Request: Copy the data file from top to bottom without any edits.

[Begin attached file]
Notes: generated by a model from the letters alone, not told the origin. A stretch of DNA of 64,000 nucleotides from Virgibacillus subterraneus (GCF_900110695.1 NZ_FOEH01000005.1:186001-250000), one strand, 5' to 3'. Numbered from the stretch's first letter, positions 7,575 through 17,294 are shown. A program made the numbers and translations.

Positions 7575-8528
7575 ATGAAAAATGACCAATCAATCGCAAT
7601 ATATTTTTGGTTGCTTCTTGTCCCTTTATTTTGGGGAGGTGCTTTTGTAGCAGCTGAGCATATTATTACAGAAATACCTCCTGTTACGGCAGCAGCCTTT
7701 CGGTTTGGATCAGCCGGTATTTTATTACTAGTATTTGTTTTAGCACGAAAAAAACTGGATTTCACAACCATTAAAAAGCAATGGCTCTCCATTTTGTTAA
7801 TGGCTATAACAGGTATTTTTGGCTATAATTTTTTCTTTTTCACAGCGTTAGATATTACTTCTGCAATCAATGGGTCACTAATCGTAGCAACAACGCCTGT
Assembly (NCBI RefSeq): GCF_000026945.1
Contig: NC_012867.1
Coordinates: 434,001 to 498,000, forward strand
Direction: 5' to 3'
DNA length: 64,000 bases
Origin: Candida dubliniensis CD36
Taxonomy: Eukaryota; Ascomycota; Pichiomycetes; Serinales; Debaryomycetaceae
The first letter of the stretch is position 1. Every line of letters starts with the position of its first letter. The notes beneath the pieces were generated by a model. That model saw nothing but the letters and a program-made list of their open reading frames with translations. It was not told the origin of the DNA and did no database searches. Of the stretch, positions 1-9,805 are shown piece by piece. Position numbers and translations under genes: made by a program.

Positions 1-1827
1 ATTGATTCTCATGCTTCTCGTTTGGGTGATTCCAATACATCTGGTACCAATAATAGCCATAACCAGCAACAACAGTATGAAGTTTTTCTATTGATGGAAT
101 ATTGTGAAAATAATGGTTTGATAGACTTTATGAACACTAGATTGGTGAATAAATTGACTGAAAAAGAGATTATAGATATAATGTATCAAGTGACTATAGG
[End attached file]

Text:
Notes: generated by a model from the letters alone, not told the origin. A stretch of DNA of 64,000 nucleotides from Virgibacillus subterraneus (GCF_900110695.1 NZ_FOEH01000005.1:186001-250000), one strand, 5' to 3'. Numbered from the stretch's first letter, positions 7,575 through 17,294 are shown. A program made the numbers and translations.

Positions 7575-8528
7575 ATGAAAAATGACCAATCAATCGCAAT
7601 ATATTTTTGGTTGCTTCTTGTCCCTTTATTTTGGGGAGGTGCTTTTGTAGCAGCTGAGCATATTATTACAGAAATACCTCCTGTTACGGCAGCAGCCTTT
7701 CGGTTTGGATCAGCCGGTATTTTATTACTAGTATTTGTTTTAGCACGAAAAAAACTGGATTTCACAACCATTAAAAAGCAATGGCTCTCCATTTTGTTAA
7801 TGGCTATAACAGGTATTTTTGGCTATAATTTTTTCTTTTTCACAGCGTTAGATATTACTTCTGCAATCAATGGGTCACTAATCGTAGCAACAACGCCTGT
Assembly (NCBI RefSeq): GCF_000026945.1
Contig: NC_012867.1
Coordinates: 434,001 to 498,000, forward strand
Direction: 5' to 3'
DNA length: 64,000 bases
Origin: Candida dubliniensis CD36
Taxonomy: Eukaryota; Ascomycota; Pichiomycetes; Serinales; Debaryomycetaceae
The first letter of the stretch is position 1. Every line of letters starts with the position of its first letter. The notes beneath the pieces were generated by a model. That model saw nothing but the letters and a program-made list of their open reading frames with translations. It was not told the origin of the DNA and did no database searches. Of the stretch, positions 1-9,805 are shown piece by piece. Position numbers and translations under genes: made by a program.

Positions 1-1827
1 ATTGATTCTCATGCTTCTCGTTTGGGTGATTCCAATACATCTGGTACCAATAATAGCCATAACCAGCAACAACAGTATGAAGTTTTTCTATTGATGGAAT
101 ATTGTGAAAATAATGGTTTGATAGACTTTATGAACACTAGATTGGTGAATAAATTGACTGAAAAAGAGATTATAGATATAATGTATCAAGTGACTATAGG